|A funeral service, like a wedding or, birth of a child, is a life event that you have only one chance to make as special and as personal as possible. A well-planned, personalized funeral service is a fitting celebration of the life that has been lived. We encourage you to express any preference you have to your funeral director; regardless of the funeral home you choose to use. No question or request is unimportant of too minor to ask. It is important you and your family feel right about the service you provide your loved one.
Although the exact nature of funeral rites and ceremonies can differ greatly from one religion or culture to another, different kinds of funerals fulfill the same purposes. When making funeral arrangements, remember to take these important purposes into consideration.
- Bring together a community of mourners to remember the deceased.
- Create opportunities to express our grief and to offer each other emotional support.
- Allow us to search for meaning in life and death.
- Provide mourners with a sense of closure.
No two funerals are alike, nor should they be. Your funeral director can help you personalize a funeral within a budget you are comfortable with and in the way you want your loved one remembered. Since most funeral directors will do whatever is possible to help you create a meaningful ceremony, be sure to share your ideas for personalizing the funeral with him or her. Ask questions and state your unique preferences no matter what they may be.
It is also important to understand the exact types of services and merchandise you will receive for the price you will pay. We encourage you to compare services available, prices and reputation of the funeral homes you are considering. Unlike most consumer transactions, funeral arrangements are usually made at a very emotional time, so take your time and understand your options. Or, better yet, make your own arrangements in advance and save your family the difficulties and potential higher costs.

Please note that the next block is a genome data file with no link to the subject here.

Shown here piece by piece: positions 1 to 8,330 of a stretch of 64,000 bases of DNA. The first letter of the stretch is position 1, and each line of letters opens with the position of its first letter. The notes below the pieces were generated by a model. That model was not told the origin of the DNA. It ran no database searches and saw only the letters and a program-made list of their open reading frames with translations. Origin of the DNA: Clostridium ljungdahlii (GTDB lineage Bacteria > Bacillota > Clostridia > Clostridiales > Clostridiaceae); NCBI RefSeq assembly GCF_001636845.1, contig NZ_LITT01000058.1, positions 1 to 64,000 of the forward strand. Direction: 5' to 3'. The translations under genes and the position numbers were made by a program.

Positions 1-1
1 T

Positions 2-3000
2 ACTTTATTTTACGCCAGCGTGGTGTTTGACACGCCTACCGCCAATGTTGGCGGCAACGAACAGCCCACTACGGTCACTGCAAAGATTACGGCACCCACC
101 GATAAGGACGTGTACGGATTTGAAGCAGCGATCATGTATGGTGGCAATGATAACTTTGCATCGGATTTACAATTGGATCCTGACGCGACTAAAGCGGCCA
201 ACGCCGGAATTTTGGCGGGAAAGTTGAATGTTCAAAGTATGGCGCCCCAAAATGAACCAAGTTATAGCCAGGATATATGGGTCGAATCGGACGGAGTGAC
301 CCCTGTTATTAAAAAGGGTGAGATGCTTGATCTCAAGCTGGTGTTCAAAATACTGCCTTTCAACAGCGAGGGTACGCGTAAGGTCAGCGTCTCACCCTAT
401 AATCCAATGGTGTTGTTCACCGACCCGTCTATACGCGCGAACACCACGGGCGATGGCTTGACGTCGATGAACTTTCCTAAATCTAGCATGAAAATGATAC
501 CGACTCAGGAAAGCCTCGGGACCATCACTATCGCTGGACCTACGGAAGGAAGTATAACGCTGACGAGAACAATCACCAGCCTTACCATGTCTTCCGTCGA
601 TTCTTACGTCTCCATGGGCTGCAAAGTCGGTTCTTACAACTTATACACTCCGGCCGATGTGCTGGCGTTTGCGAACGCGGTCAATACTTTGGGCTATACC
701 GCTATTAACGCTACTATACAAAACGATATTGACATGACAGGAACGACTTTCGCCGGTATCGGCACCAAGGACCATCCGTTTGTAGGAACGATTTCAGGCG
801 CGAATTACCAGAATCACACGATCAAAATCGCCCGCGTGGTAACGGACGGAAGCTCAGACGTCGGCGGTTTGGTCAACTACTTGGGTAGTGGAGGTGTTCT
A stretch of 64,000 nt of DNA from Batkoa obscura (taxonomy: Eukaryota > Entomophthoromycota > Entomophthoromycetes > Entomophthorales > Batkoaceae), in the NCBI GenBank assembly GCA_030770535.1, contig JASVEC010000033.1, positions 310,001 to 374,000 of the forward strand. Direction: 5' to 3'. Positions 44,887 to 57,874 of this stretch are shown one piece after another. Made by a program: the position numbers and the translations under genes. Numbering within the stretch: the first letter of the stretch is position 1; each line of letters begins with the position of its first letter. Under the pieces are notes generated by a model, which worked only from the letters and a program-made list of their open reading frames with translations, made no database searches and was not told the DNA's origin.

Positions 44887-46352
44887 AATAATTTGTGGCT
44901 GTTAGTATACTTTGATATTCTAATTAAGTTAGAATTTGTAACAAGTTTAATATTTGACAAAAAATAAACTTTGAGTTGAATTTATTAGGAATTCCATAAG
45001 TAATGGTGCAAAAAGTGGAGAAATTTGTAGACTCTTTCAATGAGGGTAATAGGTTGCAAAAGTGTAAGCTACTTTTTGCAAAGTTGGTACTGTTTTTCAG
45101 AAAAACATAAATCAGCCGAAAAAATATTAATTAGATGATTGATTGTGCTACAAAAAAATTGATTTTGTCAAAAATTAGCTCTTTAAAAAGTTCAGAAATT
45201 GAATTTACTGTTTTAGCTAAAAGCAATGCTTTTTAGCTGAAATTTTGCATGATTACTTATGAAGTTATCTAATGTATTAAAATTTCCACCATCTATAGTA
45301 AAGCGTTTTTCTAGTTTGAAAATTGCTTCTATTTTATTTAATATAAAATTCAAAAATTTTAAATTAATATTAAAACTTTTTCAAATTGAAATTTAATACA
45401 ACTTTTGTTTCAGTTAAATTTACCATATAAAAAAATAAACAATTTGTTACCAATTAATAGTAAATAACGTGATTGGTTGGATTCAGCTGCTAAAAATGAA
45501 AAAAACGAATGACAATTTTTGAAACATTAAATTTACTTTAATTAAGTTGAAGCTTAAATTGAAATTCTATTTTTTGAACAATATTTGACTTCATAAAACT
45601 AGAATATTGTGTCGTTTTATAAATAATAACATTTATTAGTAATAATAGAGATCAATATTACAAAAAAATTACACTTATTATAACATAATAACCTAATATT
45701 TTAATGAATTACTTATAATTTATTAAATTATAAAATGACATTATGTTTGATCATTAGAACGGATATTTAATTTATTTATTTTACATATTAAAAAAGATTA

There are many traditional choices to make; simple or elaborate, viewing or visitation, remembrance or religious rites, chapel or graveside, burial or cremation. Additionally, your choices of music, flowers, location, monument, etc. can all reflect your individual tastes and wishes. As you consider your choices, also think about the people who will attend your services. Sometimes, something as simple as a certain piece of music or type of flower can offer loved ones a great deal of comfort when it elicits a special memory or significance. Below are some ideas to help you personalize a funeral service.
- Write a letter to the person who has died and express all of the feelings you ever wanted to say and place it in the casket.
- Bring in the favorite song of the person who has died and have funeral director play it during the visitation and/or funeral service.
- Bring photographs to the funeral director to be used on a memory board for the visitation and funeral service.
- If your loved one had a hobby, bring some of their works in to be displayed at the funeral home. For example your funeral director could take quilt work and drape it over the casket.
- If you or your loved one have favorite scripture readings, let your funeral director know and they will see to it that they are incorporated into the service.
- If your loved one composed poetry or essays, we can reproduce several copies so that people might take these with them from the funeral home. They could also be recited as a part of the services.